While many computer science graduate students at Syracuse have an understanding of programming and data structures or bachelor’s degrees in CS, the school does not stipulate that applicants must come from a particular academic background. Instead, the institution seeks passionate learners who want to help shape the future of technology.

Visit Syracuse University . External link

UWF does not require a particular undergraduate major but expects each applicant to have an undergraduate degree from a regionally accredited school and a minimum GPA of 3.0 in the last 60 credits. Applicants who want to bolster their credentials may also submit their GRE scores.

Visit University of West Florida . External link

Additional schools that may accept students without a bachelor’s degree in computer science include:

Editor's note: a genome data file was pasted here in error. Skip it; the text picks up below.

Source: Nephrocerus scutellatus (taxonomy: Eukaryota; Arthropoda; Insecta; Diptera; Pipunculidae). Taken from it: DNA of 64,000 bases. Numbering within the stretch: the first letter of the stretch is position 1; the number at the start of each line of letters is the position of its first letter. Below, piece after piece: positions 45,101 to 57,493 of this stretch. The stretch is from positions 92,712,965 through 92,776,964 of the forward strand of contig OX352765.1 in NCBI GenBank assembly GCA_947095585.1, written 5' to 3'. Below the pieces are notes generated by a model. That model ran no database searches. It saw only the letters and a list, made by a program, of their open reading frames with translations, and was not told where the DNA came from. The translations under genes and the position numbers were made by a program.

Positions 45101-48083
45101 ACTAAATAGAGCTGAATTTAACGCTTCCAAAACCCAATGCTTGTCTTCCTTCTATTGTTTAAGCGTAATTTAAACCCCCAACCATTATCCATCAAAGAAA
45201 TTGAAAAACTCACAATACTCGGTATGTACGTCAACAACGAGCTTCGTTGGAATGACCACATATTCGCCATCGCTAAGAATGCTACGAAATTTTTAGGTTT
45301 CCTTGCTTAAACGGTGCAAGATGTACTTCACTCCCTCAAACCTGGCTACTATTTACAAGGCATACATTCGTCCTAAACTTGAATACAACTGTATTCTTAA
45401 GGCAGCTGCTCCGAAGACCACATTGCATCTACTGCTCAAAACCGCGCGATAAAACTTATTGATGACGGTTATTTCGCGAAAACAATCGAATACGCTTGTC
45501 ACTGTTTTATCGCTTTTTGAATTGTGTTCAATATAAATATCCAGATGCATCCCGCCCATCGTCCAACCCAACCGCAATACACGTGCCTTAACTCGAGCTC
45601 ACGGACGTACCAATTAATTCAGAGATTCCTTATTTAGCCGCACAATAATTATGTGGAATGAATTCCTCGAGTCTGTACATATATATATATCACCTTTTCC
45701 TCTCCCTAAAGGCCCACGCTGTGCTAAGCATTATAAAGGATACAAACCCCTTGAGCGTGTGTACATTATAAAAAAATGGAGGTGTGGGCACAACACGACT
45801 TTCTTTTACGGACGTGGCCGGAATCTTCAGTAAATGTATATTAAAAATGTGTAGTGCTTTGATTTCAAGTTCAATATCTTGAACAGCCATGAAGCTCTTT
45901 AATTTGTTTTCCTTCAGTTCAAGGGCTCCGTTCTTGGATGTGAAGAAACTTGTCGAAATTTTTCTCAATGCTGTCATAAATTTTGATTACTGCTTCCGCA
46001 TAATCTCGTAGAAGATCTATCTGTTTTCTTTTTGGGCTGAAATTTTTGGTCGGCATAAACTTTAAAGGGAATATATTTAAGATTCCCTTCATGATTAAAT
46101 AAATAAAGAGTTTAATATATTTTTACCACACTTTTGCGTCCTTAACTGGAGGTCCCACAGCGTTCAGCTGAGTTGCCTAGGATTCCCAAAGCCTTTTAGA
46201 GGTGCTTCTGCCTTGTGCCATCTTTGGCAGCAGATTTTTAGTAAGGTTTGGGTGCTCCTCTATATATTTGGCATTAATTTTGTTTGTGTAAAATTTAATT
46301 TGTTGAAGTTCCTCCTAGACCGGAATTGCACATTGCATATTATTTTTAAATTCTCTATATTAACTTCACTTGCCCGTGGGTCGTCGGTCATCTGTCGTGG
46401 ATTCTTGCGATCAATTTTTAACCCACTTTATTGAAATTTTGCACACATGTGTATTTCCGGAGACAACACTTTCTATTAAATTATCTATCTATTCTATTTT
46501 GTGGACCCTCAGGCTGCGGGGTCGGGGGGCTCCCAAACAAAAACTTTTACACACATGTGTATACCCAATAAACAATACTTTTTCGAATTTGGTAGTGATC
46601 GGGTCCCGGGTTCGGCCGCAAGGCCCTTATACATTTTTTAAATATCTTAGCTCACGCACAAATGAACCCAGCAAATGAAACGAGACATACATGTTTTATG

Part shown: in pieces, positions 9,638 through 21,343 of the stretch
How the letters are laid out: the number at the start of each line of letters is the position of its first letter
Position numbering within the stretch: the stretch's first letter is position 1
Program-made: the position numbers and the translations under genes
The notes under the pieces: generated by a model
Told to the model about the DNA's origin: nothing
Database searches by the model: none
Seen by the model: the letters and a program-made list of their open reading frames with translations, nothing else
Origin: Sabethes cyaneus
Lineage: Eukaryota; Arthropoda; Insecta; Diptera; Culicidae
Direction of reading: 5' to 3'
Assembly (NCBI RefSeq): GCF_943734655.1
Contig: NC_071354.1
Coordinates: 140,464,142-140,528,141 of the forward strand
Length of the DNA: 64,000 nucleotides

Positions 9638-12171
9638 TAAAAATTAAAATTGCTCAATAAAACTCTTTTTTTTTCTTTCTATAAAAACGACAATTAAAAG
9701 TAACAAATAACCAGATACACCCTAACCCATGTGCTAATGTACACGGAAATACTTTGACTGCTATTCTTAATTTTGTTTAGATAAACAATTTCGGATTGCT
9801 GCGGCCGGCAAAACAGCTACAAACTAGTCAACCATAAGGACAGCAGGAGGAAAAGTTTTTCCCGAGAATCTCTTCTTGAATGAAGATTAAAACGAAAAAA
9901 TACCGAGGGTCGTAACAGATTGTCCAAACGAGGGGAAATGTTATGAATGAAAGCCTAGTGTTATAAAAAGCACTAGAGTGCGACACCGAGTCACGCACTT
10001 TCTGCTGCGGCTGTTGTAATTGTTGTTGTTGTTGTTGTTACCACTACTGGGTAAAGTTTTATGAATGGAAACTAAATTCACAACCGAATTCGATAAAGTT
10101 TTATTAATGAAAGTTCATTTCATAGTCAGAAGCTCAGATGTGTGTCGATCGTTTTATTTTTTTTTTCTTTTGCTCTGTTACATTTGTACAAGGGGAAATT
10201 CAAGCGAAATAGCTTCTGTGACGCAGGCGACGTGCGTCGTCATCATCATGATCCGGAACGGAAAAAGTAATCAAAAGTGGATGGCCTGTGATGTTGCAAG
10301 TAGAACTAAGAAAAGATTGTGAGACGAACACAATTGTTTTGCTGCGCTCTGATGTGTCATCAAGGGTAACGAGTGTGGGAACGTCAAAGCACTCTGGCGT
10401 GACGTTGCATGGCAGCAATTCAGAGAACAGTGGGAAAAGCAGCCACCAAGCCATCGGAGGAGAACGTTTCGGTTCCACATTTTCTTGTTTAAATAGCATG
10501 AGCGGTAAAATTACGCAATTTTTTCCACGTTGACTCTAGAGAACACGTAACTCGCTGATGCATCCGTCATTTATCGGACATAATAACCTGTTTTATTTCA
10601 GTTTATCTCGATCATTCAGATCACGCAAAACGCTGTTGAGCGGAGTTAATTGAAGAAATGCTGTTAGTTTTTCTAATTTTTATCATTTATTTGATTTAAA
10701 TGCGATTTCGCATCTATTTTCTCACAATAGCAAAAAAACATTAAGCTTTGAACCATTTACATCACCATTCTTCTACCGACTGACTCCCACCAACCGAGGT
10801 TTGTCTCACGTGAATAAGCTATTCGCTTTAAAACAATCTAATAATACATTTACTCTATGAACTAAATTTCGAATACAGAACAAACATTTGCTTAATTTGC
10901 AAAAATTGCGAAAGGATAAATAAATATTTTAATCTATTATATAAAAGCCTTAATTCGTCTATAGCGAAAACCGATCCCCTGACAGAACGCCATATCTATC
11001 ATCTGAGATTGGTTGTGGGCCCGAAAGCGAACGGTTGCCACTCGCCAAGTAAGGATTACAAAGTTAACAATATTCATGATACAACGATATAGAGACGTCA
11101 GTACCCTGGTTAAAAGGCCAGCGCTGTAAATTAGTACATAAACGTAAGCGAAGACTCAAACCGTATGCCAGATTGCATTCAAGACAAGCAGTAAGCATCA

Can You Get a Job With an Online Master’s in Computer Science?

Pursuing an online master’s in computer science as a non-CS major can prepare you to pursue diverse career opportunities. Graduates can stay in their previous industries — like business, healthcare, or finance — but land higher-paying positions that allow them to implement their new tech skill set. Alternatively, they can switch jobs and pursue computer science careers.

Either way, high demand for tech professionals continues across industries: According to CompTIA’s August 2024 Tech Jobs Report, top industries hiring technology professionals include administration, manufacturing, finance and insurance, and information.